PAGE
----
Facing increasing pressure from the taxi industry, authorities in New York have begun to crack down on Uber, issuing tickets and seizing cars of Uber drivers who participate in illegal pickups in the city.
Between April 29 and June 15, NYC authorities seized 496 cars from Uber drivers taking illegal street hails, mostly at the three airports in the region.
Uber spokesman Matt Wing said that “street hails are not permitted on the Uber platform period. This is a small group of bad actors and the violations add up to less than one hundredth of one percent of our rides over the same time period.”
Airports are the last domestic frontier for Uber, and even in cities where the service is well-ingrained, it faces constant scrutiny. The seizures of Uber cars were part of a larger operation that confiscated a total of 938 for-hire vehicles operating illegally, according to Taxi and Limousine Commission spokesman Allan Fromberg.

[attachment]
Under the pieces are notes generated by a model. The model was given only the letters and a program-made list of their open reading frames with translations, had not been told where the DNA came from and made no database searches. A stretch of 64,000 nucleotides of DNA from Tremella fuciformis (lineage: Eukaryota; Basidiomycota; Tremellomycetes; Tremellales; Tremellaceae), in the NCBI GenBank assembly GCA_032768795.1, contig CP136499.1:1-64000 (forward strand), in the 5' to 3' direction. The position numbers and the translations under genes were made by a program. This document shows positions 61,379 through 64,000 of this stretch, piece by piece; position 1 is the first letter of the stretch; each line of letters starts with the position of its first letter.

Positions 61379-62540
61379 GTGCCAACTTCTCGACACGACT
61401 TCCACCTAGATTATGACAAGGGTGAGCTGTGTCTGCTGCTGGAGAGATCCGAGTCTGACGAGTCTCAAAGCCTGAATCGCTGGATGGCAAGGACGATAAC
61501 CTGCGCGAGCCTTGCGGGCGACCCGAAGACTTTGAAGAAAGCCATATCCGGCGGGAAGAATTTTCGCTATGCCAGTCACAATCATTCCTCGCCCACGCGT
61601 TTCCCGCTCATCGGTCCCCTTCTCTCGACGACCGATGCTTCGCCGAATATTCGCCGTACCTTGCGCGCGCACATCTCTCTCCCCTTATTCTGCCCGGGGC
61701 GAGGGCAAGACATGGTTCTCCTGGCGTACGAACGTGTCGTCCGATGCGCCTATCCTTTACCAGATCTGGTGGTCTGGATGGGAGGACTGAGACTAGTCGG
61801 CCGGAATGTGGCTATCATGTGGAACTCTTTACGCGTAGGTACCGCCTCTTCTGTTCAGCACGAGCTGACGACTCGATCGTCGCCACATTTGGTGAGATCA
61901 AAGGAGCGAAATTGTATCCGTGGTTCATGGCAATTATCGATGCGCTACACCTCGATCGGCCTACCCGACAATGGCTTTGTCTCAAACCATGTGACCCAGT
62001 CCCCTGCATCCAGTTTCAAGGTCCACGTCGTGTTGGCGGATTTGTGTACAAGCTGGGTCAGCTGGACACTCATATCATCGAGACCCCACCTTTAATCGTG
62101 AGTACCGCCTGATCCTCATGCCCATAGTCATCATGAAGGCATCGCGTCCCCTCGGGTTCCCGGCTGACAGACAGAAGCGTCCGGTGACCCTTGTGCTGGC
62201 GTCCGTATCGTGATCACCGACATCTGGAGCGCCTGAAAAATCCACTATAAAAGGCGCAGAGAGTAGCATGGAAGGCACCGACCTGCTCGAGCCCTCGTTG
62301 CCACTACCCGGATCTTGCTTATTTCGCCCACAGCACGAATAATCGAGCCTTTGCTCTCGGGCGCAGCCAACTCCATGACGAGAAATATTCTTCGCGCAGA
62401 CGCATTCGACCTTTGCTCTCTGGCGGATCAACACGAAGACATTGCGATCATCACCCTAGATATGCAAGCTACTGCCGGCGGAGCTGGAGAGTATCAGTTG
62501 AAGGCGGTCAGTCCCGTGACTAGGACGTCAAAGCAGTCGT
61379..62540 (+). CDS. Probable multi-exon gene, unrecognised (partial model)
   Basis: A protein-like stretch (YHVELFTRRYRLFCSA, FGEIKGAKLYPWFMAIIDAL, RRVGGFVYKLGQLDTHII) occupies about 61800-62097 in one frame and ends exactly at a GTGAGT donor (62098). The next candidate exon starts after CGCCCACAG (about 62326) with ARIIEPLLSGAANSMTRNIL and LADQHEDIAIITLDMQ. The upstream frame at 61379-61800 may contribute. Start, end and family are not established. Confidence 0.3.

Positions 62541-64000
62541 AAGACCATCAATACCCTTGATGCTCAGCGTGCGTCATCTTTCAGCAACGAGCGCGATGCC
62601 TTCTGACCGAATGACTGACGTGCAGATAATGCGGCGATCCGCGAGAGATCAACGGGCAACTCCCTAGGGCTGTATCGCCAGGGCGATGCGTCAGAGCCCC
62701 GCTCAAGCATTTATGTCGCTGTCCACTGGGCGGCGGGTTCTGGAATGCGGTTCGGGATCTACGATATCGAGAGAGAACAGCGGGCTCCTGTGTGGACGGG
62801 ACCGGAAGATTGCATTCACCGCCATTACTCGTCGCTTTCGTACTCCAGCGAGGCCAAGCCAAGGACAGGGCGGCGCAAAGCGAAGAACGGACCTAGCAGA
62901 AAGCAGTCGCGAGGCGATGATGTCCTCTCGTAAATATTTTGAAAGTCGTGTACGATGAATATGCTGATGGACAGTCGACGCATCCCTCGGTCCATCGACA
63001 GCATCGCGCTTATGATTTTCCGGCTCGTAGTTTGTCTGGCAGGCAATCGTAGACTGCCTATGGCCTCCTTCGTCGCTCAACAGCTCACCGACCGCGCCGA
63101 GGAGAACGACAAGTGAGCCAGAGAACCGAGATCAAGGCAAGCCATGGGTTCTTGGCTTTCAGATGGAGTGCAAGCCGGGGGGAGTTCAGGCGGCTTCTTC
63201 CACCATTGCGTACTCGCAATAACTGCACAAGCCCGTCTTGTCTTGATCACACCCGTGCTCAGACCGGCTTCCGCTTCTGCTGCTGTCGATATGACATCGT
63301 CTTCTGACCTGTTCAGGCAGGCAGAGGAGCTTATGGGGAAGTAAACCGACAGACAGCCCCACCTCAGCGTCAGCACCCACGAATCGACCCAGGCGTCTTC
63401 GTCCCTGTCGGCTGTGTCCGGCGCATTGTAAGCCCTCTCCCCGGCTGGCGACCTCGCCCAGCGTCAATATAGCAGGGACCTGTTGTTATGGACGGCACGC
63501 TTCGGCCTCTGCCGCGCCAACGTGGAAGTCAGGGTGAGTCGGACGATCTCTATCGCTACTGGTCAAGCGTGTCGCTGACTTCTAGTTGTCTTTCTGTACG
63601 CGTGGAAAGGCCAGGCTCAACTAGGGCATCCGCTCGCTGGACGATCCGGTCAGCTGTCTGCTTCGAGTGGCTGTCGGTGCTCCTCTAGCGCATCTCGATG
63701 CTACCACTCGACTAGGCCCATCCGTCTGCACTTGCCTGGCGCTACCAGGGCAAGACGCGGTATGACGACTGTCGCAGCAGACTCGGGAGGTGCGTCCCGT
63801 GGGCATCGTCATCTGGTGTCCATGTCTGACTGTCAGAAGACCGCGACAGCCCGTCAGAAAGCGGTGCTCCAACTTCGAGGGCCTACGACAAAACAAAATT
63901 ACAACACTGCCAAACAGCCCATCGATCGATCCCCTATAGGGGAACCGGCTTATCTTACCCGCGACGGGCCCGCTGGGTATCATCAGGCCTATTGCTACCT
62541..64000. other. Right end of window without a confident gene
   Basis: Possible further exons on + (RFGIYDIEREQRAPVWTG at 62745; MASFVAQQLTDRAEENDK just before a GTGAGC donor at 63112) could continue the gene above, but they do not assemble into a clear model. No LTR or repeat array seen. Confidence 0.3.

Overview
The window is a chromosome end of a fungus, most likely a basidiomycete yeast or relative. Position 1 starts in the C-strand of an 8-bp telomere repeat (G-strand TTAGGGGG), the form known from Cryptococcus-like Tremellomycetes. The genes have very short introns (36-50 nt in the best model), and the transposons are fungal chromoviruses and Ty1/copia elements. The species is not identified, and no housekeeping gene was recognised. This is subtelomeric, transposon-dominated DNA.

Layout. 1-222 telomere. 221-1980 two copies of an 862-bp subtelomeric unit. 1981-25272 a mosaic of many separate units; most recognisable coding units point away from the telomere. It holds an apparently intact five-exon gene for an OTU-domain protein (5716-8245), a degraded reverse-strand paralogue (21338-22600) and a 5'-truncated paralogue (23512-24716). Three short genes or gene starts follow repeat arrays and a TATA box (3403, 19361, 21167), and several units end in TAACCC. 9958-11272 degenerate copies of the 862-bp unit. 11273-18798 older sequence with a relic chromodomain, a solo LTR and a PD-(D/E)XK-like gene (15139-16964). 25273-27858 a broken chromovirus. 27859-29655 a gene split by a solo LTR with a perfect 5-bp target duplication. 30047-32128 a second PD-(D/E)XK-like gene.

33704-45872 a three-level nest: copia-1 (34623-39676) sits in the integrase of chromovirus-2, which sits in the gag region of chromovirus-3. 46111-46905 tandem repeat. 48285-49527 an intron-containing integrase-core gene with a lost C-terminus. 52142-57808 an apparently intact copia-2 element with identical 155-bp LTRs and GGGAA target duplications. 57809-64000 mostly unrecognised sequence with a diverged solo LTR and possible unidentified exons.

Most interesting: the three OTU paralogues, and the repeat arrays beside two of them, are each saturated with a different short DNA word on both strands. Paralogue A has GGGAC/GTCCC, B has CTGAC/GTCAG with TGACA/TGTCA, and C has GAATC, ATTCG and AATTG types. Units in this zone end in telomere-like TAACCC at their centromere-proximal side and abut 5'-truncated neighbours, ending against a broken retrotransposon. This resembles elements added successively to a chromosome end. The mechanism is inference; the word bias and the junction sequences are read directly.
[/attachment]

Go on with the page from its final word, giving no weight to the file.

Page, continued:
“Our officers noted an uptick in illegal activity attributable to licensed for-hire vehicles acting outside their authority,” Fromberg told the Post. “And seizures have a greater deterrent value than summonses alone.”
These small setbacks just don’t seem to add up for the company. The New York Times Magazine reported that the company is reimbursing its drivers who incur fines and tickets in Paris. And in China, it relies on huge driver subsidies to ensure customers are only billed at cost.
Uber will soon face a major test in New York. Mayor Bill de Blasio will appear in court on June 22 to face allegations from four of the city’s largest taxi financiers that the city should not have permitted any passenger pick-ups through an app. They allege that an “e-hail” is synonymous with a traditional street hail, the exclusive domain of yellow cabs.
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At the time of the phone call, Boris was working for the Daily Telegraph in Brussels, after getting the sack from the Times for making up quotes.